Thursday, February 21, 2013

Jawa Cockroach

These South American cockroaches by the name of Lucihormetica luckae glow under a fluorescent light.  The glowing is a result of a bioluminescent bacteria populating pits in the roaches shell, but what's more scientifically important is that they look exactly like Jawas, even right down to the little bandoliers.
 
 
Bioluminescence is thought to be rarer on land than in the sea and land-dwelling luminous creatures emerged on the planet more recently, with in the last 65 million years. But these cockroaches are different, they travelled here a long time ago from a galaxy far, far away.  An analysis of the roaches bioluminescence shows that they, and their cousin species, glow at the same wavelengths as a toxin-producing beetle that lives in their area to avoid getting picked off by predators.  So they have evolved to mimic a deadly neighbour, just like Mr Funny-shoes.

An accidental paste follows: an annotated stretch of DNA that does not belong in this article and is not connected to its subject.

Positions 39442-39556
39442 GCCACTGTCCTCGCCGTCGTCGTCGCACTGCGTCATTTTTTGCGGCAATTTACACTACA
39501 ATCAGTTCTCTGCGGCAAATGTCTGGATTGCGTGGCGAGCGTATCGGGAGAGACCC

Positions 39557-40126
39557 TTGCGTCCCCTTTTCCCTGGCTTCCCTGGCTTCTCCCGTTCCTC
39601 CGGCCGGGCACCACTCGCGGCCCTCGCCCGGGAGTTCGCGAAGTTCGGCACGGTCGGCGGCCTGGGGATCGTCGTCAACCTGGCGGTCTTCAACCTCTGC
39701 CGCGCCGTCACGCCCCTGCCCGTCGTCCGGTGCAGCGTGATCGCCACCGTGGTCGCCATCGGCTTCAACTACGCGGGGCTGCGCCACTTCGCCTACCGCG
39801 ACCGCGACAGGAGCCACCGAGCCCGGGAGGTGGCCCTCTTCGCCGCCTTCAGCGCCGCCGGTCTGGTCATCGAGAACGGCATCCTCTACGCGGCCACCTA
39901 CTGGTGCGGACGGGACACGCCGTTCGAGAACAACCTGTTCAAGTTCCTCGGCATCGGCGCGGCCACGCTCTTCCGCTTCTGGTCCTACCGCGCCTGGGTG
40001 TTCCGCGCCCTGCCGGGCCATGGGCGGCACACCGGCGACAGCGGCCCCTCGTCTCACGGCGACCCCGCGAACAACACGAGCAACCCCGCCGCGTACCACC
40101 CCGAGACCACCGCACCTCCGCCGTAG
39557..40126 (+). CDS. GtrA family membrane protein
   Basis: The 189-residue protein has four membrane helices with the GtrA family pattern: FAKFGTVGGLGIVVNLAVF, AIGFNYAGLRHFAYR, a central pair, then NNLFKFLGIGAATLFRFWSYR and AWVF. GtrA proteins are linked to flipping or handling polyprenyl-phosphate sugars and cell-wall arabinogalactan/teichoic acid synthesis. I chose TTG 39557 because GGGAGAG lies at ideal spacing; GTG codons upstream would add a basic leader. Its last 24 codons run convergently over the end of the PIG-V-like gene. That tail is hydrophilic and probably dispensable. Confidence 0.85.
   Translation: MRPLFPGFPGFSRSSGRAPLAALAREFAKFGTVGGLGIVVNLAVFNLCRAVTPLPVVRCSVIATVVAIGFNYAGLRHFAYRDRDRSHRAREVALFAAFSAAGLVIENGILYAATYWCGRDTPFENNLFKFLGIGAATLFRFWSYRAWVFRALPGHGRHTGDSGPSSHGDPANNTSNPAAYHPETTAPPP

Unfortunately the only known specimen of the insect was collected in 1939 on the slopes of Ecuador’s Tungurahua volcano, and the site was damaged when the peak erupted in December 2010.  Although the fact that no specimens have been found in ages may be because they decided to return to Tattooine.
 

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